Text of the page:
Betula

17 Dec 18
Jenny Methven

I am delighted that my poem The Ice Moon has been included in The Curlew’s latest magazine, Betula. The Curlew is a voluntary, non profit venture, supporting conservation projects around the world.

16 Dec 18
Waringwords

To cap off a brilliant week my copy of The Curlew ‘Betula’ Issue arrived today featuring my poem ‘Mouth’ plus wonderful contributions from fellow poets Raine Geoghegan, Rebecca Gethin, Hannah Stone, Lesley Quayle, Attracta Fahy and others. Thank you editor Dr Lynn Parr for producing such a beautiful journal, it is available to buy via […]

16 Dec 18
AESTHETE

Made by: CosRX is a Korean Beauty brand that stands for cosmetics RX and specializes in using ingredients that are basically medicine for your skin.Bought from Soko Glam for $11 online. *Try to always buy Skincare products from a website and not always on Ebay or Amazon because some sellers will sell you fake products* […]

14 Dec 18
Twin Cities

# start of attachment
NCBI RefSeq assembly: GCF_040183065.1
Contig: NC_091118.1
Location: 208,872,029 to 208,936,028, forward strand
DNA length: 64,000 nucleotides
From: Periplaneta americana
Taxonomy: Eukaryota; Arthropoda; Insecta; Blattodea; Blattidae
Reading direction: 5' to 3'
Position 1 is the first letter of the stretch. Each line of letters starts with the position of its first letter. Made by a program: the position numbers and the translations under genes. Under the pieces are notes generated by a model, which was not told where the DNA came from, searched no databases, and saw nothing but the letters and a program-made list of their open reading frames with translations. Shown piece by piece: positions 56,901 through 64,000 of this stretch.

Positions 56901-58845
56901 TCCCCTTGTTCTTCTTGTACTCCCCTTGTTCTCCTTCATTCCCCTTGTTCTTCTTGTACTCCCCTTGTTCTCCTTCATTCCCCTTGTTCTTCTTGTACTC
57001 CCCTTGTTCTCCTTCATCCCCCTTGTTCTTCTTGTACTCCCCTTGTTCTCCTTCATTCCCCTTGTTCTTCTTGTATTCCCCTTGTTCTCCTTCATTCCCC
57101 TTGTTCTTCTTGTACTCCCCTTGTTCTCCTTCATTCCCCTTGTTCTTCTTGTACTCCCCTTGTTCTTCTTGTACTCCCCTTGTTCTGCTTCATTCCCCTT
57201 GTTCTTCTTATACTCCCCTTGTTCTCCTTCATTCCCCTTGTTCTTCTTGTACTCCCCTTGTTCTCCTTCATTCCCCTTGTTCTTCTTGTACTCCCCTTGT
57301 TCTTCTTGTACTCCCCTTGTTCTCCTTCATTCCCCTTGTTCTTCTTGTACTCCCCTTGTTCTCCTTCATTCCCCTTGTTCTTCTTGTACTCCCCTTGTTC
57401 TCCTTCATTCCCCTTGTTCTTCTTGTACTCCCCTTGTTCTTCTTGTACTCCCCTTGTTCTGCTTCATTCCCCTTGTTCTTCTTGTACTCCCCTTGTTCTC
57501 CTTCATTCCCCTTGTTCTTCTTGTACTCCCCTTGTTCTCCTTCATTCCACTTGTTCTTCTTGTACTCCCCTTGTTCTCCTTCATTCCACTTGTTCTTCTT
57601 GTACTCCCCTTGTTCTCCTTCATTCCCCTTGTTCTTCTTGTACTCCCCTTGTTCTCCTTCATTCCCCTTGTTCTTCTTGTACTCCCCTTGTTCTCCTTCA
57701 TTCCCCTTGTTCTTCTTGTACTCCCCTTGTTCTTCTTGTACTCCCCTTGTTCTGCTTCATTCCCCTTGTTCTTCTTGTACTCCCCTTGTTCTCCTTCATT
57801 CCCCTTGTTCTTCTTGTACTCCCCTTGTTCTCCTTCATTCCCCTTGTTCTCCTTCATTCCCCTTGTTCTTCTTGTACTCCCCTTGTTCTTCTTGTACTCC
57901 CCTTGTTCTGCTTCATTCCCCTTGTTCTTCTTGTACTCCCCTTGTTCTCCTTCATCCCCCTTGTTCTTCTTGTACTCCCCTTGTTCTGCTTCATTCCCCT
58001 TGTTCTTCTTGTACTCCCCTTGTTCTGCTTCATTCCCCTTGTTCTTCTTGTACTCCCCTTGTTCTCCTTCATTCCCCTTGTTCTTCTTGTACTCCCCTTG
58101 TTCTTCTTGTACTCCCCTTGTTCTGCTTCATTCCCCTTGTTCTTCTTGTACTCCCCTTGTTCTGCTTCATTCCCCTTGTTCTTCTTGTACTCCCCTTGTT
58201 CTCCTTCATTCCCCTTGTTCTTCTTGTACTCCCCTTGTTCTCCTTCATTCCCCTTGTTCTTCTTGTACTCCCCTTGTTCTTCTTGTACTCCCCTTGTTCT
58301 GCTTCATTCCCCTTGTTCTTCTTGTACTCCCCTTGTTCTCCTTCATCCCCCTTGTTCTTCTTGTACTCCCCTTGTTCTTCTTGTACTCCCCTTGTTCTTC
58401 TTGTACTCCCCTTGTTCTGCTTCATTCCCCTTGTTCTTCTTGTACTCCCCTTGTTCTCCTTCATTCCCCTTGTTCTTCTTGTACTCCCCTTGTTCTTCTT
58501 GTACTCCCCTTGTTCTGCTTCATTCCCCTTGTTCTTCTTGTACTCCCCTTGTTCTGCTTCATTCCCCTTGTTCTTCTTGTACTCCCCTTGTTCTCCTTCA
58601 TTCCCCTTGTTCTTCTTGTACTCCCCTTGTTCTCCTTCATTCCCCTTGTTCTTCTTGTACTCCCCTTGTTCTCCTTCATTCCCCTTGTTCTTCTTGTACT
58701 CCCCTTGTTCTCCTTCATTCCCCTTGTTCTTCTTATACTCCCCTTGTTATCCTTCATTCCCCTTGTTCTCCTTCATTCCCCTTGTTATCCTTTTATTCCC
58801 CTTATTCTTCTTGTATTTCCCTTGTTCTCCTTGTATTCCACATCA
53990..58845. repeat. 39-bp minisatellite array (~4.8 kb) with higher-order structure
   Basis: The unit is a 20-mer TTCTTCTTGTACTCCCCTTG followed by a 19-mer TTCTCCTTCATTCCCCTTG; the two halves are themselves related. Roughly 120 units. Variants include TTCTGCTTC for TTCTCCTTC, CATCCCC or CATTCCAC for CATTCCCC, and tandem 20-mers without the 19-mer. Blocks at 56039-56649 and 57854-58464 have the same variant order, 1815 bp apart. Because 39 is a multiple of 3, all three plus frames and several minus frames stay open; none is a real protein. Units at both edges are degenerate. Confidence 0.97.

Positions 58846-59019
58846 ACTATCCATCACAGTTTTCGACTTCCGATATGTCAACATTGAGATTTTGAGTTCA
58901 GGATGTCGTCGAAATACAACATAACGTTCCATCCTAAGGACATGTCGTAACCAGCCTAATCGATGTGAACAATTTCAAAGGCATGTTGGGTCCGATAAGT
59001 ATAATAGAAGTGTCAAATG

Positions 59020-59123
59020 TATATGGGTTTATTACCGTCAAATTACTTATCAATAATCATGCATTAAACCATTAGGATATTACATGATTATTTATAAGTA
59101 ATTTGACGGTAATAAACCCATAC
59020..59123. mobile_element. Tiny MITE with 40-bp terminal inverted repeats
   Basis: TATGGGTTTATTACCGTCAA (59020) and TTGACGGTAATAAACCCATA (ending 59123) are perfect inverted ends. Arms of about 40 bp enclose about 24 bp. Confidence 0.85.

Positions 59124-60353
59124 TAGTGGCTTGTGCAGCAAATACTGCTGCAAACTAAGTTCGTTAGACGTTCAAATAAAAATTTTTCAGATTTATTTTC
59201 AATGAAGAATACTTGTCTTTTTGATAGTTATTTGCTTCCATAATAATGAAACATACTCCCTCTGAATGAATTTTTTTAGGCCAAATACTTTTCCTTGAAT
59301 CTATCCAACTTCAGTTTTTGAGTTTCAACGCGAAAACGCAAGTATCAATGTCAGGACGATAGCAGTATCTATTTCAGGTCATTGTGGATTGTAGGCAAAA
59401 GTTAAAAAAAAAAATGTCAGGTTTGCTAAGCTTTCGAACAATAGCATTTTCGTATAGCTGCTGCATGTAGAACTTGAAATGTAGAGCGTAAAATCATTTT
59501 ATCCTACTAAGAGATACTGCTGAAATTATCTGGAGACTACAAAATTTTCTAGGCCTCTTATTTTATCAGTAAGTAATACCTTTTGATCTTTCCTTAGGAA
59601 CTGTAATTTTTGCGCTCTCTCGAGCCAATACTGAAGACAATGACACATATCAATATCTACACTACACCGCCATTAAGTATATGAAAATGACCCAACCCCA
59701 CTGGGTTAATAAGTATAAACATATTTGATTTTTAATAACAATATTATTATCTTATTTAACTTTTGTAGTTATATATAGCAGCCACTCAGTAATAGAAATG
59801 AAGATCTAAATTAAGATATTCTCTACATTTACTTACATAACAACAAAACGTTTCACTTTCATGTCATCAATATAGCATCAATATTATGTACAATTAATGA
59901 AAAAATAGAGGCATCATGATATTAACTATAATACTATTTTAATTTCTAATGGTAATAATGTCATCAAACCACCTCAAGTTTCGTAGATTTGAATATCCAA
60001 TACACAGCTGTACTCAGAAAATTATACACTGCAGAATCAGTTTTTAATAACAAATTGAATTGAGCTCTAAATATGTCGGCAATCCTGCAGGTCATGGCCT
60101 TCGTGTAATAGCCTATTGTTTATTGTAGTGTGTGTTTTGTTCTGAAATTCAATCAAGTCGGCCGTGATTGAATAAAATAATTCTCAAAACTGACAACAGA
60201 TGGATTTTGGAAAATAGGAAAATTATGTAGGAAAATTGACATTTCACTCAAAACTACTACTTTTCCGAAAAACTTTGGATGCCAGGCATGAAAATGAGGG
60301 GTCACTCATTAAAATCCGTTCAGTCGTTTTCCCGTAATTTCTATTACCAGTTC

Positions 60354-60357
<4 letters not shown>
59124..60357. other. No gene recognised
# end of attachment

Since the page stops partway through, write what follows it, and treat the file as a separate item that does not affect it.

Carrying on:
I bought a Christmas tree yesterday. Actually, two. The first is a balsam. To me, Christmas smells like Abies balsamaea. Its long-lasting fragrance is the opposite of the foul odor produced by last week’s topic, stink bugs. Balsam looks like Christmas, too. That’s partly because of the way the slender branches grow from the trunk, just like in pictures kids draw of Christmas trees. The balsam’s lower branches produce what’s known as “two-ranked” needles, meaning they grow on opposite sides of the stem. Both these attributes — its airy branching habit and its flat needles — makes the balsam easy to decorate. This also lends to that old-fashioned Christmas-tree look. This year, I drove to the tree lot in a Grinch-like mood, determined to bring home a tree half the size of last year’s 18-foot monster. My mood improved when I spied something completely different: In addition to evergreens, the lot was selling 12- to 25-foot-tall paper birch trees (Betula papyrifera). They were dead, of course, but then so were the evergreens. And the price was right: $14. I bought one of each, a birch and a balsam. When I got them indoors, I discovered another good thing about birches, besides their pretty white bark. Since they don’t have foliage, they don’t have to be watered. I decided not to give the birch a tree stand at all. To hold it upright, I tied it with string to two vertical plumbing pipes in a corner of the dining room. The base of the trunk is encircled in a white terry cloth bath towel. It’s supposed to look like snow. The balsam sits in a proper tree stand (the kind with a water receptacle built in) in the kitchen. I’m not sure how a dead tree can suck up water, but apparently it can. The Christmas Tree Association says most trees drink as much as a quart of water a day, especially in the first week or so. The association does not recommend adding what it calls “home concoctions” such as fertilizer, bleach or aspirin or even “commercial additives” to the water. The fresh cut made after the tree is purchased should be 6 inches or more above the base of the trunk. The tree isn’t actively drinking the water, but just like a dry sponge, its tissues are absorbing it. Also like a sponge, it works better if slightly damp to begin with. Dry cells actually repel water. This is what happens when you let plants growing in peat moss dry out completely. Water rolls off the root ball. It’s also what happens when a birch tree dies. I’ll get to that in a minute. I was so delighted by my birch once I’d strung it with lights and hung ornaments, that I considered cutting down one of the birch trees in my garden to create a sort of woodland glade, on the theory that if one’s good, then two must be twice as good. The tree in question began dying last summer from the top down. Maybe, I thought, the trouble was its proximity to a limestone path. Lime turns soil alkaline. This can prevent a birch tree from absorbing iron. Chlorosis can set in, causing the tree to drop its leaves and then die. I put off removing the birch until I was sure. I’m glad I waited. A Canadian forestry researcher named David Langor, who lives in Edmonton, Ontario, set out to learn the cause of a general decline in birch trees that began in North America in the early 2000s. His study blames climate change — a combination of drought and more frequent freeze-thaw periods in the winter. “Birch is a very shallow-rooted species, so it’s likely to show impacts of drought soonest,” Langor says. “We get sap movement, and that’s followed by freeze-up. That’s likely causing some damage to the conductive tissue. This all manifests in the death of the top of the trees. “That’s where a beetle — the bronze birch borer — works its way into the dead part of the tree and continues to slowly move through the trees.” Paper birches are “born” with reddish brown bark, which whitens after about four seasons. It’s hard to imagine our Minnesota wilderness in winter without the lovely white trunks of the paper birch sprouting from the snow, but B. papyifera is a temperamental species, even in the best of conditions. Shallow-rooted with a lifespan of just 60 years, on account of their spectral beauty I think of them as the Ophelias of the forest. Paper birch is actually quite new to the North Woods, having shown up after the original stands of pine, cedar and spruce were removed by loggers. Fires that swept through in the 1920s and ‘30s finished the job, creating the perfect growing medium for birch. Opportunism is not the same as resilience. Which is why so many homeowners who’ve invested small fortunes in fancy landscapes populated by landscape architects’ favorite tree — birch trees are lovely planted in groups, either as clumps or in rows, say, lining a long driveway — often regret their decision. Long after the bill is paid and the designer gone, the birches begin to show signs of stress. Even when weather isn’t challenging, they can be picky about moisture — not too much but not too little. You know you’ve got trouble when you see the upper branches wilt. The leaves turn yellow. The twigs snap off instead of bending, a sign that water has been unable to reach them. The good news, Langor says, is that a stricken tree can be saved if you address these problems early. [related_articles location=”right” show_article_date=”false” article_type=”automatic-primary-tag”]The lower branches of my sick paper birch look fine. If it’s a borer infestation and not too far advanced, I should be able to stop the bugs in their tracks just by removing the diseased portion. “The live branches below that cut will take over leadership and will continue to grow,” Langor says. “The tree will look beautiful within three or four years.” He adds that the dead branches can be used as firewood, though if not burned immediately the insects inside the wood may spread to other trees.